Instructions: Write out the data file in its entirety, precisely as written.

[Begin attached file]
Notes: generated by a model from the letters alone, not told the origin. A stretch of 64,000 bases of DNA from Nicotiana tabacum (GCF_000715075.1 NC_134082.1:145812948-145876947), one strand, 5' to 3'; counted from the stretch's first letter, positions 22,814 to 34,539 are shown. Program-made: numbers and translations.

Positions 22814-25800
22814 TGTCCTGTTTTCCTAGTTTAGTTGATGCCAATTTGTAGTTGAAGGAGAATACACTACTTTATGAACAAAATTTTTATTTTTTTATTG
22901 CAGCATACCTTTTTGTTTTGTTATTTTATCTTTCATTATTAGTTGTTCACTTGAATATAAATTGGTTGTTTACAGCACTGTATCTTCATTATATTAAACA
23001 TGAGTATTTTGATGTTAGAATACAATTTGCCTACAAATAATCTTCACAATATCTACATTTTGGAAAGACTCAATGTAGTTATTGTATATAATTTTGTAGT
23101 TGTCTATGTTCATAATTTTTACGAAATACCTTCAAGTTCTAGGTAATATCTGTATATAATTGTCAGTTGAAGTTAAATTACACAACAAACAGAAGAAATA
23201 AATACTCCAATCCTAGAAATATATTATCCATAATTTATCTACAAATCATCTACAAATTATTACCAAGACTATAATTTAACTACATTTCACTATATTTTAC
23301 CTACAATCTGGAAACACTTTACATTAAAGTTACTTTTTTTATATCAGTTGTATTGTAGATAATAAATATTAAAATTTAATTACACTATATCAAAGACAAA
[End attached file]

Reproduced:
Notes: generated by a model from the letters alone, not told the origin. A stretch of 64,000 bases of DNA from Nicotiana tabacum (GCF_000715075.1 NC_134082.1:145812948-145876947), one strand, 5' to 3'; counted from the stretch's first letter, positions 22,814 to 34,539 are shown. Program-made: numbers and translations.

Positions 22814-25800
22814 TGTCCTGTTTTCCTAGTTTAGTTGATGCCAATTTGTAGTTGAAGGAGAATACACTACTTTATGAACAAAATTTTTATTTTTTTATTG
22901 CAGCATACCTTTTTGTTTTGTTATTTTATCTTTCATTATTAGTTGTTCACTTGAATATAAATTGGTTGTTTACAGCACTGTATCTTCATTATATTAAACA
23001 TGAGTATTTTGATGTTAGAATACAATTTGCCTACAAATAATCTTCACAATATCTACATTTTGGAAAGACTCAATGTAGTTATTGTATATAATTTTGTAGT
23101 TGTCTATGTTCATAATTTTTACGAAATACCTTCAAGTTCTAGGTAATATCTGTATATAATTGTCAGTTGAAGTTAAATTACACAACAAACAGAAGAAATA
23201 AATACTCCAATCCTAGAAATATATTATCCATAATTTATCTACAAATCATCTACAAATTATTACCAAGACTATAATTTAACTACATTTCACTATATTTTAC
23301 CTACAATCTGGAAACACTTTACATTAAAGTTACTTTTTTTATATCAGTTGTATTGTAGATAATAAATATTAAAATTTAATTACACTATATCAAAGACAAA